Many recent university graduates are quickly learning the art of compromise as they move on to the working world.
In order to secure their first job post-college, about two-thirds (67 percent) of U.S. graduates in 2021 agreed to take a pay cut, according to a survey by Breeze, a workforce disability insurance provider.
Of those that found a job after graduating, 37 percent took a fully remote position, 35 percent are working partially remotely and partially in-office and 27 percent are performing their duties entirely from an office, the study found.
The majority of graduates (58 percent) “who are working remotely to some degree also indicated that remote work will be the most important deciding factor at future job opportunities,” the report said.
“It’s become clear that employers have to treat remote work as one of the best benefits for employees and must try to incorporate remote flexibility into their hiring plans if they are to attract and retain the best talent,” Breeze said in its study.
Four in 10 graduates who accepted a job without remote work flexibility regretted their decision, the poll revealed. For those in the class of 2021 who have yet to find work, 58 percent are seeking a position that offers remote-work flexibility, while two-thirds of the group would accept a smaller salary if they could have a flexible option.
To be sure, 61 percent of those still looking for a job would “accept a job that has no remote work flexibility and makes you come into the office 100% of the time,” the report found.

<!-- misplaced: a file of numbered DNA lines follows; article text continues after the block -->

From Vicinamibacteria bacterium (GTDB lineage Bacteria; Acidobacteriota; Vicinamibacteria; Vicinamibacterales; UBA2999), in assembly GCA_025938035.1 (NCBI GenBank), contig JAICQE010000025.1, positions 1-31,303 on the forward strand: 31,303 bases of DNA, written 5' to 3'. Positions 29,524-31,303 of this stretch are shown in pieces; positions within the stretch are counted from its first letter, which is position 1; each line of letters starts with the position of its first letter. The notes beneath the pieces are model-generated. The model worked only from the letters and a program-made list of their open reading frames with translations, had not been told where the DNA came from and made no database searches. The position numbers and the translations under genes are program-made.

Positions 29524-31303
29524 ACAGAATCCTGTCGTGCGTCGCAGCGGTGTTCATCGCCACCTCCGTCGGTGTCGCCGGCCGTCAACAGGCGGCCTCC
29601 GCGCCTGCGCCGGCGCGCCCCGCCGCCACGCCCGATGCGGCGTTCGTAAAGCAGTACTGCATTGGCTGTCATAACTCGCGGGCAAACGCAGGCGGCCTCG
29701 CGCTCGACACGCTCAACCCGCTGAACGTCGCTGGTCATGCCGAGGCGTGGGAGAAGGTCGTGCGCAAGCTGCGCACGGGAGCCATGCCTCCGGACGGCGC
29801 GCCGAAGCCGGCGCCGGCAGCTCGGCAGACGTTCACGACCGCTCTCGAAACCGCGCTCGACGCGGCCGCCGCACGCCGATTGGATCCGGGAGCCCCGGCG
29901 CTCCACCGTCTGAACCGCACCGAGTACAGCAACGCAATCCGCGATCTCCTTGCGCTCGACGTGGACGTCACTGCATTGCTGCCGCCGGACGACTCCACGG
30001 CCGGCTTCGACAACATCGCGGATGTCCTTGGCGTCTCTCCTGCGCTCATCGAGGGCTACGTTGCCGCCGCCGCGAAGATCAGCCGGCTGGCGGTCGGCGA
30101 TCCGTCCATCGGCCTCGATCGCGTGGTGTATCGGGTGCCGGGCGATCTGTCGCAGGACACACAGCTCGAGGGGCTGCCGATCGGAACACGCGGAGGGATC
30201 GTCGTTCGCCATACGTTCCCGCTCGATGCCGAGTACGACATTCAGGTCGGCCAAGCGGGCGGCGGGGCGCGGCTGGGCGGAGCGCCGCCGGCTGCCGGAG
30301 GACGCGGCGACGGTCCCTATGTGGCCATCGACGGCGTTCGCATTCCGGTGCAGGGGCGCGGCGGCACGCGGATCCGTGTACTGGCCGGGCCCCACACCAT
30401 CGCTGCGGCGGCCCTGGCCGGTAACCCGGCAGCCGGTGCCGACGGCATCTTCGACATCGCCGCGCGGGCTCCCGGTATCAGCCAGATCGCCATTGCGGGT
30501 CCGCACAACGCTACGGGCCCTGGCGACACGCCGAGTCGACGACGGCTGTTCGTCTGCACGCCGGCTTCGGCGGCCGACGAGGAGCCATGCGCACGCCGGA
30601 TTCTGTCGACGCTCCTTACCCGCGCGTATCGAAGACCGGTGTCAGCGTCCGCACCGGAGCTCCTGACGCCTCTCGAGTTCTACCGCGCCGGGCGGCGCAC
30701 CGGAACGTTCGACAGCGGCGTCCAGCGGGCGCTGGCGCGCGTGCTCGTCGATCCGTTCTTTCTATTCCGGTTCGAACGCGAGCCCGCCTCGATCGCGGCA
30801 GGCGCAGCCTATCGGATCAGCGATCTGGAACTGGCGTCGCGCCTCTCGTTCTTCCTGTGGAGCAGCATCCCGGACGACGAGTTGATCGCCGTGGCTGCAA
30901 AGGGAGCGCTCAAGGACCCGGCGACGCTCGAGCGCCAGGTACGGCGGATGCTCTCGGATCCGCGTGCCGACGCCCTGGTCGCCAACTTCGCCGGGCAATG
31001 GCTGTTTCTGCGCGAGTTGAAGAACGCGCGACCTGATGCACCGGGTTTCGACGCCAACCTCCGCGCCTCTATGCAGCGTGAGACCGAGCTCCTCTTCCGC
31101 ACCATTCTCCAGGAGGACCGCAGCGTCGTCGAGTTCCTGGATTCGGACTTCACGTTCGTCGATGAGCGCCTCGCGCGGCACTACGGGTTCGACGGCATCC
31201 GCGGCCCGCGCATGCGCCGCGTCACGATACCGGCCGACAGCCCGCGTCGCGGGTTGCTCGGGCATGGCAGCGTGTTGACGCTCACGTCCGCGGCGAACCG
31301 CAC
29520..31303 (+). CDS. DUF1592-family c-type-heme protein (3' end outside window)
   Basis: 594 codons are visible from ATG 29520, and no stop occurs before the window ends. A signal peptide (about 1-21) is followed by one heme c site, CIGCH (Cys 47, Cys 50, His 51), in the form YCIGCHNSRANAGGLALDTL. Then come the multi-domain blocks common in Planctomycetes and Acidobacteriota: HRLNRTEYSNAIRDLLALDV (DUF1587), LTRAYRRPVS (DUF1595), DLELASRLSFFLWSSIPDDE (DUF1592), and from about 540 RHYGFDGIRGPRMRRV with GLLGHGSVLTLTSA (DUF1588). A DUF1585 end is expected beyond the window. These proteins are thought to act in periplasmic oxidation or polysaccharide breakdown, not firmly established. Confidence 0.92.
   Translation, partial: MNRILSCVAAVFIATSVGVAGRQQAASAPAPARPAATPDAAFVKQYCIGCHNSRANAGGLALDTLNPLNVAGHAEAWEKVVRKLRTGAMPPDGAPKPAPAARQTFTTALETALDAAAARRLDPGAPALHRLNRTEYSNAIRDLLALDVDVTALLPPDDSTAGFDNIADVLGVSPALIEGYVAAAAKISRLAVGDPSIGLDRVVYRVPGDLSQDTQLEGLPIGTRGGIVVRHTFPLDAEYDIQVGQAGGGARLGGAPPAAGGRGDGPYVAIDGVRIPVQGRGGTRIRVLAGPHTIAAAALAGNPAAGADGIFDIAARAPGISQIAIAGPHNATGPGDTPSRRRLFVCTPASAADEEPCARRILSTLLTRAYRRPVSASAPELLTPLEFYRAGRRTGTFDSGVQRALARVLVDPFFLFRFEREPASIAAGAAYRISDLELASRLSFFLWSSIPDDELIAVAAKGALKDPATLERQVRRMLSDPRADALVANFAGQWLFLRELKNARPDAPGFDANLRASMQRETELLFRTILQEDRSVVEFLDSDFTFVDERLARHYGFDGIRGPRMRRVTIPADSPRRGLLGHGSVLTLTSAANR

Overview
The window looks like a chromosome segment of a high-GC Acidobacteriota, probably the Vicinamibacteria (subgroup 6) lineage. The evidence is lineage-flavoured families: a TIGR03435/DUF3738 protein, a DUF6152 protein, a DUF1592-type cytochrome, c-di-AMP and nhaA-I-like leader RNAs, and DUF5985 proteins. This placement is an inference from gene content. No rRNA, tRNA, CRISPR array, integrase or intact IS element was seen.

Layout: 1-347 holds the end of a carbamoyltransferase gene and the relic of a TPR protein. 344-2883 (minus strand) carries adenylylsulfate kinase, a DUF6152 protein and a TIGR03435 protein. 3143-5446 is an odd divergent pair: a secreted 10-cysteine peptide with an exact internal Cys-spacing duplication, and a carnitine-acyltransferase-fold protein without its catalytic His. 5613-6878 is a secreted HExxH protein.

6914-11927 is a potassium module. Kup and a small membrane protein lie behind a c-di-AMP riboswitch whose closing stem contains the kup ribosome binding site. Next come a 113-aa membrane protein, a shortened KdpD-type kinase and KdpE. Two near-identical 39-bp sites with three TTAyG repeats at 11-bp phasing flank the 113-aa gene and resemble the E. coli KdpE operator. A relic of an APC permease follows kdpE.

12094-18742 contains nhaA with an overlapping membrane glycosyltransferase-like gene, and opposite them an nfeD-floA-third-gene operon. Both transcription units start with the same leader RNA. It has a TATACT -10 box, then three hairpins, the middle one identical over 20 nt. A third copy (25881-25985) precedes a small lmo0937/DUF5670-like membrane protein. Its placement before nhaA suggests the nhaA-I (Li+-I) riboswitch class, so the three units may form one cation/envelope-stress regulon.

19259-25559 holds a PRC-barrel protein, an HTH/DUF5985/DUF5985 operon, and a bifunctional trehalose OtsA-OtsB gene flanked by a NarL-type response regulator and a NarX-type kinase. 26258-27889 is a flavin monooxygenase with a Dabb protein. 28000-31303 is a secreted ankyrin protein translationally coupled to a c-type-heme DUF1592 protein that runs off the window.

Salary takes a backseat
The results follow studies that show American remote workers in general want to keep working remotely and are willing to forfeit salary and benefits in order to continue telecommuting even after the pandemic ends,
A recent survey by GoodHire revealed that a majority (61 percent) of the 3,500 Americans it polled would be willing to take a pay cut to keep telecommuting, while some said they would take a 50 percent pay cut to avoid returning to the office.
Almost half (45 percent) said they would either quit their job or find work elsewhere if forced to return to the office full time. About two-thirds (64 percent) of Americans believe companies that do not offer remote working arrangements will have to increase salary offerings to entice job seekers to apply, the report revealed.
Sixty-eight percent of those polled would choose remote work over in-person arrangements, the survey said.
Breeze’s survey polled 1,000 adult Americans between the ages of 22 and 30. To qualify for the study, each respondent had to have graduated from a four-year college or university as part of the class of 2021 and have plans to immediately enter the workforce.